Department of Occupational Medicine,
Industrial Diseases Research Center, Shahid Sadoughi University of Medical Sciences, Yazd, Iran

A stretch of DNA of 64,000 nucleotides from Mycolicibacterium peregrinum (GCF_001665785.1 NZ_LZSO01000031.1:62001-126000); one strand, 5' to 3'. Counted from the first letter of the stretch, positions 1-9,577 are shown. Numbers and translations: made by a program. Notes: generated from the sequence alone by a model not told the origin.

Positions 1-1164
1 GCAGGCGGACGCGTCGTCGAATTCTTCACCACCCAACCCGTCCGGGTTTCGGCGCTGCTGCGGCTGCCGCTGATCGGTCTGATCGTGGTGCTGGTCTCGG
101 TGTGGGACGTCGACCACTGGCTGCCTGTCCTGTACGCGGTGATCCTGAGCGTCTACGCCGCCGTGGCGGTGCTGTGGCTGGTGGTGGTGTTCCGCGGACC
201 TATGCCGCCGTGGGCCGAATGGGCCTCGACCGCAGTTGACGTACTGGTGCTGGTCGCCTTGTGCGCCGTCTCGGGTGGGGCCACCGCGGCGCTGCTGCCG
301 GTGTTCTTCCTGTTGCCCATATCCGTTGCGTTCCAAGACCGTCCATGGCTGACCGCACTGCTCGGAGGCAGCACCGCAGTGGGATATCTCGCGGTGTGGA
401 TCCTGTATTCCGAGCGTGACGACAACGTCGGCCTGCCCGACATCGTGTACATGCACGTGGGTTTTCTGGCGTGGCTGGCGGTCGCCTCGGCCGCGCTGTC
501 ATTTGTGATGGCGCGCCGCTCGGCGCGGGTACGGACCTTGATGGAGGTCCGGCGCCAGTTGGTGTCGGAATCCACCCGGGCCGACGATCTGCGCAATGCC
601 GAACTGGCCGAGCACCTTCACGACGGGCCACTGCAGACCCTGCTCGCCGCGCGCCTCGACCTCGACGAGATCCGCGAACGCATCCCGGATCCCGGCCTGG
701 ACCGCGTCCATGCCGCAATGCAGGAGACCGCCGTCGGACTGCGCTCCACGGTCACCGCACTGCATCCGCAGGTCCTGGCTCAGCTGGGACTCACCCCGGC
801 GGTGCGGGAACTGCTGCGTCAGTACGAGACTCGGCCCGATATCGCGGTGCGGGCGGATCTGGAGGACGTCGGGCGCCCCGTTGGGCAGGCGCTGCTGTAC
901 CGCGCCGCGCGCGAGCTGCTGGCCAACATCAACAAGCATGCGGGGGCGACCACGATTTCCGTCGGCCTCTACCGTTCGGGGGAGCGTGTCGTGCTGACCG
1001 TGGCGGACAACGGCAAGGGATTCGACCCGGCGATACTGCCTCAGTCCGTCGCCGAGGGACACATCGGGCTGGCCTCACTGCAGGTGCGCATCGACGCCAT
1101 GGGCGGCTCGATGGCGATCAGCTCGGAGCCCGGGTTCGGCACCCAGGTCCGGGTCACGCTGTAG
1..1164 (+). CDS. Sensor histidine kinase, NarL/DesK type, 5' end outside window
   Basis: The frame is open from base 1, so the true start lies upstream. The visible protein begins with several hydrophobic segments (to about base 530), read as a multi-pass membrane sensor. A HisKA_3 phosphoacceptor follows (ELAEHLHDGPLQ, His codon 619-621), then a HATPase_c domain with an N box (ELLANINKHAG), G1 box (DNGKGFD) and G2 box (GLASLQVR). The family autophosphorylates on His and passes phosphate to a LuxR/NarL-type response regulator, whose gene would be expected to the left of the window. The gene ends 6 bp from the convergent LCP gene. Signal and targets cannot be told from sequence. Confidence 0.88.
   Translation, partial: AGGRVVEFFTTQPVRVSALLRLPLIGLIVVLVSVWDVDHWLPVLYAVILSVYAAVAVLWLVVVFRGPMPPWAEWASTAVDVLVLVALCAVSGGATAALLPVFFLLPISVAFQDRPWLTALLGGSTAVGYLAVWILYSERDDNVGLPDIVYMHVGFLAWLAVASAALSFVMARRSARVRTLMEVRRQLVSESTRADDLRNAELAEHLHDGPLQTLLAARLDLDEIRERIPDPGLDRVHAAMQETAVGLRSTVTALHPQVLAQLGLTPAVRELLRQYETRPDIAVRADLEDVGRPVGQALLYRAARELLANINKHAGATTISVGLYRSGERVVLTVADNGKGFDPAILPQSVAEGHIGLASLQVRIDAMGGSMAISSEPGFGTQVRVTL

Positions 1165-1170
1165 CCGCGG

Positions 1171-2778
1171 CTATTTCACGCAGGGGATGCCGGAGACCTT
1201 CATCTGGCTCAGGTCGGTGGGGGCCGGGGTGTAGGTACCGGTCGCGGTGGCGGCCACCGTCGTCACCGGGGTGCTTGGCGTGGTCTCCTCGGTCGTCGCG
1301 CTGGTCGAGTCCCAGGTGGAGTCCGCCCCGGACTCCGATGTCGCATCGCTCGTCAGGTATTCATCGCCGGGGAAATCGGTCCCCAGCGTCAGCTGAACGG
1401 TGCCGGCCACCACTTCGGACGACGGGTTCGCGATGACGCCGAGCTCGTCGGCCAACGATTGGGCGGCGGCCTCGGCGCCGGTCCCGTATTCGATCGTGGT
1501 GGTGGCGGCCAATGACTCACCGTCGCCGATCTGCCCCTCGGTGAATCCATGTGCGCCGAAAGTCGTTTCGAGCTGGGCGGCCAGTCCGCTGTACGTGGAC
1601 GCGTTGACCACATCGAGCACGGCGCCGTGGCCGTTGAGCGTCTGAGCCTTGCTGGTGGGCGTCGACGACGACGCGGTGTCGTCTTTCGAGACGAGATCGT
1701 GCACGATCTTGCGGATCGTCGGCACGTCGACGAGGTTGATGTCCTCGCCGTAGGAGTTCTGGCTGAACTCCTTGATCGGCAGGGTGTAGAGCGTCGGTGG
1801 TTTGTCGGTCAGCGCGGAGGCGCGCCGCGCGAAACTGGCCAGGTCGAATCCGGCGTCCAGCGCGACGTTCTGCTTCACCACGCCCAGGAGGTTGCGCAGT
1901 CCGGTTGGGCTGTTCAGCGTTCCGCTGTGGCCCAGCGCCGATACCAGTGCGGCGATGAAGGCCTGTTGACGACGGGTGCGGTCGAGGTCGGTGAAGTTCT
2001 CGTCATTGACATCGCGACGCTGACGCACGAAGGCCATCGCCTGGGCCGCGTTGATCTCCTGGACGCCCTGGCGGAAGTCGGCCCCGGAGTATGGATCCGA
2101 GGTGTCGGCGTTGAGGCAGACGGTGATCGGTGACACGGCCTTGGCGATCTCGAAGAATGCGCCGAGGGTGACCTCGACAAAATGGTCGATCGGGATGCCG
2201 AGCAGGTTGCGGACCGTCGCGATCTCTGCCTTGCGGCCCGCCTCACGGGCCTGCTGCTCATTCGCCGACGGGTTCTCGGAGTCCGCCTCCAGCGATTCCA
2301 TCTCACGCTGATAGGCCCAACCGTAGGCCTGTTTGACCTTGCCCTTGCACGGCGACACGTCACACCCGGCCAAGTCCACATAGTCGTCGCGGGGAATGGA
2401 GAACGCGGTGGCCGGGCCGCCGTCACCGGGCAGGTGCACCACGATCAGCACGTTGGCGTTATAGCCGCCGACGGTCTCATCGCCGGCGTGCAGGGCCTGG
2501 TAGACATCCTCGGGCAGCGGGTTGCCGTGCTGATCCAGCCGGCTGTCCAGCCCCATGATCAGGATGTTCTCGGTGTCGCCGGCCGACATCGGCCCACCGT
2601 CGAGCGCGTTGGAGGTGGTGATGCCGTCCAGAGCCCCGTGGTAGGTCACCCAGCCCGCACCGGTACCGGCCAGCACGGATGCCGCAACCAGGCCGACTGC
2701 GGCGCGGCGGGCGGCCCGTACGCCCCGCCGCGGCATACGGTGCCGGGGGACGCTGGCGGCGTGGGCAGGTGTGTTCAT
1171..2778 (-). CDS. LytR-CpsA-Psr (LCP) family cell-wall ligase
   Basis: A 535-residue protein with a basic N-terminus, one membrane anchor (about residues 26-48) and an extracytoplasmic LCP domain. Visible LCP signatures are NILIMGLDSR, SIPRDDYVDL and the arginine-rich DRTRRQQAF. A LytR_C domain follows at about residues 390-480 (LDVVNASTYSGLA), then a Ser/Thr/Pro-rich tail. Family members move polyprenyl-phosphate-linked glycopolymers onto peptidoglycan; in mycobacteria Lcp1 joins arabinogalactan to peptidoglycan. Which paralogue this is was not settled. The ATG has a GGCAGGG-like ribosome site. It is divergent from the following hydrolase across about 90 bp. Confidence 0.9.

Background: Spirometry is a physiologic test that measures the volume of air an individual inhales or exhales and the rate at which the volume is changed as a function of time. Bronchodilator response, as a beneficial test for diagnosis of bronchial responsiveness is measured using the percent change from baseline and absolute changes in forced expiratory volume in 1 second and/or forced vital capacity. In this study we aimed to assess the increase in spirometric parameters in patients with symptoms of asthma regardless of spirometric pattern. Materials and Methods: In this cross-sectional study bronchodilator test was performed in individuals with dyspnea, cough or wheezing and the mean increase in various spirometric parameters was measured and compared among individuals with different spirometric patterns. Results: Among all individuals 24.5% responded to bronchodilator. Forced expiratory volume in 1 second was the parameter with the most frequent response to bronchodilator. Patients with mixed pattern had the highest frequency of response to bronchodilator. Response to bronchodilator was more than 50% in most mid flow volumes. Conclusion: Some patients with symptoms of asthma may show restrictive or mixed pattern in spirometry which may respond to bronchodilator administration.